If you would know the justice of this, the case is plain. Man is in a state of alienation and forfeiture: the works of his nature are nothing worth: here is none righteous, no not one. God hath therefore concluded all under sin: and as righteousness is not to be found, another service is admitted, to be counted for righteousness: which is the service of faith. The Apostle breaks out into rapture when he thinks on it -O the depth of wisdom and goodness! that God should conclude all under sin, that he might have mercy upon all! Thus Gentiles as well as Jews are all brought in, as children of Abraham, and heirs of the promise. All that was given to faith in Abraham; the promise, and the blessing, and the oath which confirmed it, might also be given to the like faith in them. Every thing is given to this faith; even Christ himself, the greatest blessing of all. For as Abraham had given up his son, so did God ́in due time give up his. In return for that act, which resigned Isaac as a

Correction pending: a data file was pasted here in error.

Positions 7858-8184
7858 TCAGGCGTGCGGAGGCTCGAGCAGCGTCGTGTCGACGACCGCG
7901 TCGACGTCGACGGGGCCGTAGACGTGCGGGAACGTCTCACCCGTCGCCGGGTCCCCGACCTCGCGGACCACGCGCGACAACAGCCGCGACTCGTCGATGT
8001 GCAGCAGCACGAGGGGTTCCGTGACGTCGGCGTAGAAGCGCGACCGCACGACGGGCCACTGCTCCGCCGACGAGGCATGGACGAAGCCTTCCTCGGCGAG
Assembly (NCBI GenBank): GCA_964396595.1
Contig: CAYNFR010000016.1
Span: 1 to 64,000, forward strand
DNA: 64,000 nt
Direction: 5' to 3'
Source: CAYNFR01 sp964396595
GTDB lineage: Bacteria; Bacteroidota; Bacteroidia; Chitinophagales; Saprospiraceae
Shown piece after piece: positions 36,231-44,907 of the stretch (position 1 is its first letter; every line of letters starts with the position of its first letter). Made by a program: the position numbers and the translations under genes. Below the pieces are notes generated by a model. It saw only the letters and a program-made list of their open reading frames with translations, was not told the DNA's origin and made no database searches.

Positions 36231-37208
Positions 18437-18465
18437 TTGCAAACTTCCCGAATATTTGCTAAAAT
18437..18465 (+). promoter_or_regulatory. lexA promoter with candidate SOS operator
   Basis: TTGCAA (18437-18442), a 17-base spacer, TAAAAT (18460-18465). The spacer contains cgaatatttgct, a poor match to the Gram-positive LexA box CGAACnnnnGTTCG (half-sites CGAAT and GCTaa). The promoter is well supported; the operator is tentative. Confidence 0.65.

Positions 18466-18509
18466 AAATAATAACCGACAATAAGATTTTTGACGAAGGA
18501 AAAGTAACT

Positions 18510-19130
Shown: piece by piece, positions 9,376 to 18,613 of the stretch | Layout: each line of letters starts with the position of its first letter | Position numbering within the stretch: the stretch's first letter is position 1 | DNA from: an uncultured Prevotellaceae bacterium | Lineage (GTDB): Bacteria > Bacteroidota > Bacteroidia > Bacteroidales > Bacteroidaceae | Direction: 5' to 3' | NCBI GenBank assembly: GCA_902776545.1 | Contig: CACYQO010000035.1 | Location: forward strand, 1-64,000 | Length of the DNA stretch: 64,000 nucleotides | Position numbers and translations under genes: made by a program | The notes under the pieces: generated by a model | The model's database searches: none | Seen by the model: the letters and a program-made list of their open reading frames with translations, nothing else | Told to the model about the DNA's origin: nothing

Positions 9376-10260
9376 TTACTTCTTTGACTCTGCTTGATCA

sacrifice, did God on the very same spot, in after. ages, give Jesus Christ to die for the sins of the world. In conformity to the same example the Christian is still required to resign his fame, his pleasure, his children, his friends, when God requires; and then he will have Christ in return. This is the true religion, which leads men to salvation, and which always did so; and it is as plain and easy as it is true.

But with this religion of faith, there was another sort of service, another necessary rule of obedience to God, called the law: concerning which the text informs us, that they who were of it could not be heirs ; that is, could not thereby be intitled to inherit the blessing which God had promised to Abraham.